Introduction to American Literature
EN2230 – Fall/Winter 2011/2012 – Geoff Hamilton
Lecture 3 – Mythologies of Self-Making – Sept 21
Benjamin Franklin – 18 Century
- He was a printer, a politician, a postmaster, a diplomat, etc.
- Known for his role as a founding father.
- Invented bifocals, flexible catheter, Franklin stove, odometer, machine for
- He claimed that lightening was like electricity; he claimed that you could control it
and use it artificially.
- Wrote satires, political philosophies and his famous autobiography.
o Does a good job in identifying and summarizing his ideals.
- As an enlightenment figure, he is challenging the puritan ideals.
o Puritans rely not on reason but on faith.
o Franklin was interested in reason – interested in rationalizing his way
through life. Instead of looking into the bible, he would look to the natural
world; he would study it and not assume that it was already written but
instead find answers on his own.
o Franklin reverses the puritan trust on faith.
- Mentions that Socrates was one of his early heroes.
o Socrates is known for asking questions and pointing out information to
people who thought they knew but didn’t know.
- His lack of interest in human corruption – puritans are extremely serious about
o Franklin stresses the perfectibility of human – he cares about how to
improve yourself, how to take what’s weak or broken in youself and fix it.
- Franklin is a great representative of American optimism.
o Always emphasize what can be done with human lives, how people can
create and recreate themselves.
- Initiated the mythology of the self-made man; the person who through only their
own efforts and own resources can make their careers.
Autobiography Part 1
- The Franklinean personality is there upfront, and if you don’t like him you won’t
like the book.
o Page 231 – last 6 lines – ‘most people dislike vanity in others…’
He’s talking about vanity.
He’s telling us the difference between him and the puritan views.
He’s saying that there’s nothing wrong with being vain and that
there’s nothing wrong with liking yourself.
o Page 235 – anecdote about when he was a kid and stealing stones to
make a play area
Introduces these incidents to tell us about mistakes that he’s made
in his youth. You can’t miss that when he’s telling this story, he’s also
He’s pretending to be self-critical but he’s really not. He tells you
that he’s deliberately flattering himself.
o Page 239 – he’s telling us about his systematic project of self-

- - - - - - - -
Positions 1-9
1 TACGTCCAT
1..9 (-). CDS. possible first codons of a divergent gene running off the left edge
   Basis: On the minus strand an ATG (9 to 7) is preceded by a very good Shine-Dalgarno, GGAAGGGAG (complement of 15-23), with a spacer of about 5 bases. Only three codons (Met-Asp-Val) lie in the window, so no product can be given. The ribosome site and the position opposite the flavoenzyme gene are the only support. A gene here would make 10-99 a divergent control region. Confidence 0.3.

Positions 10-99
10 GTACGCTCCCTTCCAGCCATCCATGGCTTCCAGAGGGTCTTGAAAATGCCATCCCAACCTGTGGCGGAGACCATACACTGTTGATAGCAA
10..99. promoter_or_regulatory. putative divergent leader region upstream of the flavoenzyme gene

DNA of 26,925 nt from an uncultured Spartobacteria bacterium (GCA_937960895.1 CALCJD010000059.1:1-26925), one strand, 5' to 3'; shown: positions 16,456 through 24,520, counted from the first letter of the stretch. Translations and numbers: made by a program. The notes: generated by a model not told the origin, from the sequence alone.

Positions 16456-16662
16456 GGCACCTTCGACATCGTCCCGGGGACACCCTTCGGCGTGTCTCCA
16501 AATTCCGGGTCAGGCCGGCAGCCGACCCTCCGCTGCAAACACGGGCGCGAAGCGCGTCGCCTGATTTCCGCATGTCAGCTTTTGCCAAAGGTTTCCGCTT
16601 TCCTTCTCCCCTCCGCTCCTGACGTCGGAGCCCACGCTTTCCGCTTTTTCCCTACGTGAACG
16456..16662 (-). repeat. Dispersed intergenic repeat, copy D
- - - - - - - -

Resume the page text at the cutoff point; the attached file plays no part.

He betters himself by reading a journal and then rewriting it better.
Showing us how he betters himself through his process.
o Page 240 - talks about his cultivation of scepticism –
When he talks about Socrates and his questions.
He gets in a number of interesting self-compliments when he tells
us what he did.
He tells us that he was a child protégé that was upstaging his older
He’s always going to attack hard and fast social rules. He won’t
accept things as they are as the truth.
o Page 252 – talks about the fish, how he convinced himself that it’s okay to
He talked himself out of being a vegetarian by rationalizing that
since fish eat other fish, it’s okay for humans to eat them as well –
The old historical convention truth is not accepted by him – instead
he questions it and thinks about it, uses his reason and comes to a
conclusion that is quite different.
He can be extremely pragmatic – to the extent of egotism; because
he is a smart guy, he is going to come up with answers that please
• Gatsby does the same thing – he rationalizes the treatment
that he gives people because he tells himself that Daisy is
- The puritan idea was to accept the answers that were given to people previously.
- Page 258 – running joke about his mistakes in like being errata (like an error) –
o Franklin says that our lives are like that. Like text that are published and
can be corrected some how.
o Franklin believes that we are all works in progress and therefore we can
eradicate our mistakes and our sins.
The puritans were steeped in sin and the mistakes that we made
should haunt us.
- Like the puritans, he was very focused on examining the self;
o Puritans: always trying to find what’s wrong with people and how to fix it